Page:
• Inter vivos trust - highest tax rate (one rate of 46%)
  • Testamentary trust - graduated tax rate (between 20% and -46%)

As you can see, an inter vivos trust is much less advantageous tax wise than a testamentary trust because of the much higher tax rate. It could easily be said that the maximum tax rate applicable to inter vivos trusts is punitive in most cases—especially when there is good reason to use them (when, for example, disability is involved). Consequently, families usually avoid inter vivos trusts and build their financial planning around the testamentary trust. However if the purpose of the trust is only to own non-income-producing property (such as a principal residence), then an inter vivos can be used because the high tax-rate issue is not relevant.

2016 Tax Rate Changes For Trusts

The federal government believes that the graduated rates for testamentary trusts are being used unfairly to create multiple uses for several taxpayers and consequently to reduce overall income tax unfairly. Accordingly, the government will abolish the graduated rates for virtually all testamentary trusts starting in 2016. However, they have agreed to continue the graduated rates for testamentary trusts established for a person with disabilities providing that the person qualifies for the disability tax credit. This new trust will be called a qualified disability trust (QDT). Here are the important qualifications that a QDT must meet:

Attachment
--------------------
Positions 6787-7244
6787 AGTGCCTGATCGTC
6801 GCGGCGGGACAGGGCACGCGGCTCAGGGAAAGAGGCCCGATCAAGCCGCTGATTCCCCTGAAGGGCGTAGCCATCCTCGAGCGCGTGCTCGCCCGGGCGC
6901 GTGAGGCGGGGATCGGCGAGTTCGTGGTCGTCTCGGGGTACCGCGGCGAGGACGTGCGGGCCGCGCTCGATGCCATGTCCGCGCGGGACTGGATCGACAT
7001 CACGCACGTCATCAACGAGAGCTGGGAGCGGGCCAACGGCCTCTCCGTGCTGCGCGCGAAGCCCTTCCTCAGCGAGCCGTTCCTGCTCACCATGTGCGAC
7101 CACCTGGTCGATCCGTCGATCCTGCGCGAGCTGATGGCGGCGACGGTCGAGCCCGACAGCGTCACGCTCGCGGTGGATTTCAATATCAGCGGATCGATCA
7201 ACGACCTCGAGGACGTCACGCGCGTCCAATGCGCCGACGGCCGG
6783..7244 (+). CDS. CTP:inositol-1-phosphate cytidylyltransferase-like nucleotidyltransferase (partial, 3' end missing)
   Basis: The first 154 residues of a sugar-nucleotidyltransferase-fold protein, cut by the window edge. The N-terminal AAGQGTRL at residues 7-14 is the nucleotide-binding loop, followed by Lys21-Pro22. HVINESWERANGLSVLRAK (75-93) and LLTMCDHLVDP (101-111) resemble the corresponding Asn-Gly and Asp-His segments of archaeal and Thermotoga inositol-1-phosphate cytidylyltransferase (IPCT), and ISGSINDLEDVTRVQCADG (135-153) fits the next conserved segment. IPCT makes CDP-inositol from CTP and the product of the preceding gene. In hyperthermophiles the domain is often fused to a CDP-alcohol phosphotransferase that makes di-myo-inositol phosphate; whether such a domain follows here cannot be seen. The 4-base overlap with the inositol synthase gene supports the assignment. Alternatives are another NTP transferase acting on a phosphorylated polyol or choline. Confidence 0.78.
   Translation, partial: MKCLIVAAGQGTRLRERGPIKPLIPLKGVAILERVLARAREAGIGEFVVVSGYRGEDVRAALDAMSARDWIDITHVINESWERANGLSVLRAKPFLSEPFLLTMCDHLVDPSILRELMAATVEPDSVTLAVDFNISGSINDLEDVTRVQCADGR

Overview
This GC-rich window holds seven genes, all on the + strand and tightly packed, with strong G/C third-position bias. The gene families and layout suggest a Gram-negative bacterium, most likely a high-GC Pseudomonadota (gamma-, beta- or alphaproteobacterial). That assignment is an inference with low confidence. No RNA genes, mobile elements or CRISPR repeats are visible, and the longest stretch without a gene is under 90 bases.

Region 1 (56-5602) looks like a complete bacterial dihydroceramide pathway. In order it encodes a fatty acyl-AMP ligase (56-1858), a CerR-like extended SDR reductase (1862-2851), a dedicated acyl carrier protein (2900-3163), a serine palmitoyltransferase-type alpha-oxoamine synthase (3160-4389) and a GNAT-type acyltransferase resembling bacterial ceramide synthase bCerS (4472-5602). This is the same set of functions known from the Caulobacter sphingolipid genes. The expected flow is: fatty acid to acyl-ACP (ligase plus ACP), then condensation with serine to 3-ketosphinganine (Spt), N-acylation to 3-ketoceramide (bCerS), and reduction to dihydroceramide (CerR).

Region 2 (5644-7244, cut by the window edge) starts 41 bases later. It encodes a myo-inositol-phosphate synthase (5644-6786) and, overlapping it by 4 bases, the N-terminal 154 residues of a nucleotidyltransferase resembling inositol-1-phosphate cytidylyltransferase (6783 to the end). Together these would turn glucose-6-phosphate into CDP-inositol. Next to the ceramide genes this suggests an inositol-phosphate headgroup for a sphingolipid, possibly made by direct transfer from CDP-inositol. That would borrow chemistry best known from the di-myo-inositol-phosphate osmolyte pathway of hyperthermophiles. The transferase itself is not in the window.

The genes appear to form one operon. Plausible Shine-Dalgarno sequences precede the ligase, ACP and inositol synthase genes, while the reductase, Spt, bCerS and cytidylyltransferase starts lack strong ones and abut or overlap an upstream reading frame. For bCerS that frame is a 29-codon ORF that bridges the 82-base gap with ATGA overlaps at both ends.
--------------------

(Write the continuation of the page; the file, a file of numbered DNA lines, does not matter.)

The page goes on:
• At least one of the beneficiaries of the trust must qualify for the disability tax credit;
  • Only testamentary trusts will qualify as a QDT (no change here);
  • The trustee and the beneficiary with a disability (qualifying beneficiary) must jointly elect on an annual basis that the trust be a QDT;
  • There can only be one QDT for each person with a disability;
  • Existing testamentary trusts eligible for graduated tax rates will cease to be eligible for QDT status if they fail to qualify under the new rules outlined above.

QDT Problems

There are many problems with the new QDT rules for people with disabilities. The restrictions are too broad and will often make the QDT unusable. Most certainly, people who are vulnerable but don’t have a major disability that makes them eligible for the disability tax credit will not qualify for QDT use. Submissions were made to the federal government pointing out most of this but the government simply failed to listen. I know because I participated in one of the submissions.

The important limitations of QDTs (practical and legal) are as follows:

  • The QDT rules are complex and will likely be beyond the understanding and affordability of many families. Tax filings and compliance will be complicated;
  • Henson trusts that are in place now will not qualify as a QDT unless they are testamentary trusts and the qualifying beneficiary is eligible for the disability tax credit;
  • Where the person with a disability has a mental challenge there will likely be a need for guardianship so an election can be made on behalf of a qualifying individual;

  • If different family members (aunts, uncles,grandparents) wish to establish a QDT, only one will be able to do so because only one QDT is allowed for each person with a disability.

Conclusion

Writing on topics like this can be dangerous when you are dealing with such complex issues and new tax rules that have not even been introduced into law at the time of writing. Nevertheless, I felt that it was important to get the word out on these new and troubling tax changes affecting 500,000 or so Canadians with significant disabilities and 3,500,000 people who are vulnerable.

Ed Arbuckle, CA, FCA, TEP, Personal Wealth Strategies, Fee-Based Family Wealth Planners, Waterloo, ON (519) 884-7087 or (877) 883-3970, jea@finplans.net, www.finplans.net